Take Iran’s recent provocations. U.S. sanctions have started to bite, so the mullahs are saber rattling. But neither threats to ramp up their nuclear program nor credible intelligence that they intended to attack U.S. interests have provoked the president. Instead, the administration is prudently responding via diplomacy (witness Secretary of State Mike Pompeo’s recent unscheduled trip to Baghdad) and by sending a carrier battle group to the Arabian Sea. People might disagree with some of President Trump’s Middle East policy decisions, such as his decision to rescind the Obama administration’s deal with Iran (I think it was the right call because the deal merely subsidized a multiyear delay in Iran’s nuclear weapons program rather than remove that threat entirely), but since then, Trump has conducted measured, thoughtful action.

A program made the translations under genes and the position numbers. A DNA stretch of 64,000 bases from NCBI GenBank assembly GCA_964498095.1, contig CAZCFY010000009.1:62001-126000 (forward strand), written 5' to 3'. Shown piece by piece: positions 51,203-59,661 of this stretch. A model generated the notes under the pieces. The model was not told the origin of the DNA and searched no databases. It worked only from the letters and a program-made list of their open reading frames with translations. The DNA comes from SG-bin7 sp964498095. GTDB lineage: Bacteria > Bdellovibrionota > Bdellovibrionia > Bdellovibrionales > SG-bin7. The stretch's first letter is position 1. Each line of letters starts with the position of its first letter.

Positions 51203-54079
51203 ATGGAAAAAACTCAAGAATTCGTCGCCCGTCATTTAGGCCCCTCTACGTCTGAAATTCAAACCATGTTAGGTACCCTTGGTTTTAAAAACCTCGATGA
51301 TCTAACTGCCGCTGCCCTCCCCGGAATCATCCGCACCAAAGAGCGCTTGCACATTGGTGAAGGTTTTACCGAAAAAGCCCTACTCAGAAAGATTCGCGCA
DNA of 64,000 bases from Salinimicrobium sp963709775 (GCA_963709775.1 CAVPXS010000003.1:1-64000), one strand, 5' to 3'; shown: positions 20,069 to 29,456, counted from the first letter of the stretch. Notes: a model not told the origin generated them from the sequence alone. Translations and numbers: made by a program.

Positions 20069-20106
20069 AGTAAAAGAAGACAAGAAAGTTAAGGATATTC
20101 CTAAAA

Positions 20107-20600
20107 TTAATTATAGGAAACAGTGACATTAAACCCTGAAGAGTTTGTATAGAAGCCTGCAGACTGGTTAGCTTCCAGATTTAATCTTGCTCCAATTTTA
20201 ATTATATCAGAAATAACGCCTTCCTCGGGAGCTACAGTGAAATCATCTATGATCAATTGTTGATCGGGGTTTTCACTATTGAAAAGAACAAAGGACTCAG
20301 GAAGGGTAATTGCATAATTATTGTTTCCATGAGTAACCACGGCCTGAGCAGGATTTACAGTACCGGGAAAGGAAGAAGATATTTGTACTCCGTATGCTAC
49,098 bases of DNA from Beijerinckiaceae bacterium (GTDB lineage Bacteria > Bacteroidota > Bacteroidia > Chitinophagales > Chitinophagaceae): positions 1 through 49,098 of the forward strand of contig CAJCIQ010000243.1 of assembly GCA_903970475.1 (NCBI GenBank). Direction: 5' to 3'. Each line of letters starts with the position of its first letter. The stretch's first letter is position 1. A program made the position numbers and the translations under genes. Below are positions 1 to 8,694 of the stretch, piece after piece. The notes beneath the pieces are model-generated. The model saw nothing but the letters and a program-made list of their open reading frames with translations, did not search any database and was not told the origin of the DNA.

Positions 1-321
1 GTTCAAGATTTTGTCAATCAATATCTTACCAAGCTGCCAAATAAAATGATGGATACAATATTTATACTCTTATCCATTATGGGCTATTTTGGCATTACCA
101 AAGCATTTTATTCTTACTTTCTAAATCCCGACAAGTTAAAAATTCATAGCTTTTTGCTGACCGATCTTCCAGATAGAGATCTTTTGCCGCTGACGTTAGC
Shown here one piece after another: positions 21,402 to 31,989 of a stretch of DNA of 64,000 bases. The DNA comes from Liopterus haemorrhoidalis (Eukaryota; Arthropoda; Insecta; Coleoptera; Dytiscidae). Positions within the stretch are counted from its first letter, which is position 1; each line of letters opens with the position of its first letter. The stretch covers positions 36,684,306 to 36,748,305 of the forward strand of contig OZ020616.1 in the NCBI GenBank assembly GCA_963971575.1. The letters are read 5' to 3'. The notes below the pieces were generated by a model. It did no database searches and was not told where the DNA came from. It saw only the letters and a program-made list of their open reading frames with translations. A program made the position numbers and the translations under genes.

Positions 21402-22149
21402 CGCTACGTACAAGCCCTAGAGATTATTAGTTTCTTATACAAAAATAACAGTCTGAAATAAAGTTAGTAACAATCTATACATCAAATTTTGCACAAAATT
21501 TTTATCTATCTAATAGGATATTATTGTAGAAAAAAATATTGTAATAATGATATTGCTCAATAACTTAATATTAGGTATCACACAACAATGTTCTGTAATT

Ditto with respect to the Venezuelan crisis. Fears were rampant when the United States and its allies recognized interim president Juan Guaidó as Venezuela’s legitimate ruler that a cowboy invasion was right around the corner. Instead, we have seen the opposite. The application of sanctions and the slow isolation of Venezuela’s government and leadership haven’t toppled the dictator Nicolás Maduro yet. But neither has Trump given in to the temptation to either reverse course or recklessly attack. Again, one can disagree with the strategy but there is no quibbling with the tactics.
Even Rocket Man doesn’t seem to be able to rattle Trump.